I’m not planning to break up with President Obama (have you seen the parade of grotesques the other party is putting forward to replace him?), but I’d really like to know whether he truly means to change. Will he allow the fresh wind of progressive energy generated by Occupy and others on the economy and 350.org and others on energy to propel the ship of state toward greater accountability and democracy? Or is he just hitting the reset button on the intermittent positive reinforcement app over and over again until election day?
The answer is currently unknowable, of course (unless you have a time machine). But the emotions that drive my desire to know remain powerful, as in any unhappy family. You want someone to change, but when change comes, you wonder whether to risk opening your heart again, fearful that intermittent positive reinforcement may soon give way to its opposite. The battle between love and fear is strong, whether in the little world of the family or the big world of our national family.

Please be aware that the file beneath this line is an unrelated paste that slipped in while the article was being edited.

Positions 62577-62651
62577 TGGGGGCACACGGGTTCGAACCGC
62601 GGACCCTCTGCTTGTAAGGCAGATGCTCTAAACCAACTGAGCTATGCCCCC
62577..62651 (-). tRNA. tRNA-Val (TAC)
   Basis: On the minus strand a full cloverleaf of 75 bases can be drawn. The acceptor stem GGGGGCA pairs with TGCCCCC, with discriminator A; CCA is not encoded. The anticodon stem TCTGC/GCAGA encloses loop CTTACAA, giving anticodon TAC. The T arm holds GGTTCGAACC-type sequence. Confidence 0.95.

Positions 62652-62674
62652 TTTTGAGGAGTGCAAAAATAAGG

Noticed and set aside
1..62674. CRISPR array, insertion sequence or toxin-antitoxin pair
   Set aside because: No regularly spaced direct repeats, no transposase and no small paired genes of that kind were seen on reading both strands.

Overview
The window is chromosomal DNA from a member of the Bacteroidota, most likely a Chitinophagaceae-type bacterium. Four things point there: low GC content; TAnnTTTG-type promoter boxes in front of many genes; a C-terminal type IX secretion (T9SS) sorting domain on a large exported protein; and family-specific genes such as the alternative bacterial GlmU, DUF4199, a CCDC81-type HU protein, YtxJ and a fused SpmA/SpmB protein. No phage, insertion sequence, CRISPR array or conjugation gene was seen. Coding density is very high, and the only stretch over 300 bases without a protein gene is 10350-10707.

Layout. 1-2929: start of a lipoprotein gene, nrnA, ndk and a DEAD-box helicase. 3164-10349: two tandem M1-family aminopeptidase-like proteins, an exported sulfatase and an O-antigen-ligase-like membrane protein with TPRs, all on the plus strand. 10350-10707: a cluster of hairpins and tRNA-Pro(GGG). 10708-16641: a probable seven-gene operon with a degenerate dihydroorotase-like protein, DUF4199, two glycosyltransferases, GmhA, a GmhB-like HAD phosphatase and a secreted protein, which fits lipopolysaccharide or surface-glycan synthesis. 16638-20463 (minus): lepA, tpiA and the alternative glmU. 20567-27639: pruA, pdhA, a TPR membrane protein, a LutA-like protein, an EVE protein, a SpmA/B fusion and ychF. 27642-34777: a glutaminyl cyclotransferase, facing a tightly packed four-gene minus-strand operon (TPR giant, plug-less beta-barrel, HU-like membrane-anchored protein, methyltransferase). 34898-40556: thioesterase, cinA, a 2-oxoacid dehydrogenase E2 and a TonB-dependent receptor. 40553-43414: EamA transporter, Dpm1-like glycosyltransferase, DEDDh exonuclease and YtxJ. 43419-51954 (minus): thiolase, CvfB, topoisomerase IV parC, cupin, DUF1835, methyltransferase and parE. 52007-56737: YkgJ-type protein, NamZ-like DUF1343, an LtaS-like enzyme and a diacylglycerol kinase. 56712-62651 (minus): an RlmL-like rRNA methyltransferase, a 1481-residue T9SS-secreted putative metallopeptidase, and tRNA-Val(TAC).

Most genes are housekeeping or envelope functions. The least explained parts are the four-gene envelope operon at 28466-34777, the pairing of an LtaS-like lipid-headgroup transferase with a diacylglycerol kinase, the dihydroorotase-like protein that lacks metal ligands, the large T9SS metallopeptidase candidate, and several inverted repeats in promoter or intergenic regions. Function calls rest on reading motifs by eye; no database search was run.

President Obama knows he needs to work on our relationship. The internet is currently flooded with variations on the key talking point he wants to bring home to voters: that despite tremendous opposition from a right wing that wants to defeat him at any cost, he has accomplished a great deal. People everywhere are posting a graphic that lists the president’s accomplishments, with this punchline: “What did you do in the last three years at your job?”
Perhaps the most muscular contribution along these lines has been Andrew Sullivan’s recent piece from Newsweek, also widely reprinted, asserting that Mr. Obama is playing a “long game”:
And what have we seen? A recurring pattern. To use the terms Obama first employed in his inaugural address: the president begins by extending a hand to his opponents; when they respond by raising a fist, he demonstrates that they are the source of the problem; then, finally, he moves to his preferred position of moderate liberalism and fights for it without being effectively tarred as an ideologue or a divider. This kind of strategy takes time. And it means there are long stretches when Obama seems incapable of defending himself, or willing to let others to define him, or simply weak. I remember those stretches during the campaign against Hillary Clinton. I also remember whose strategy won out in the end.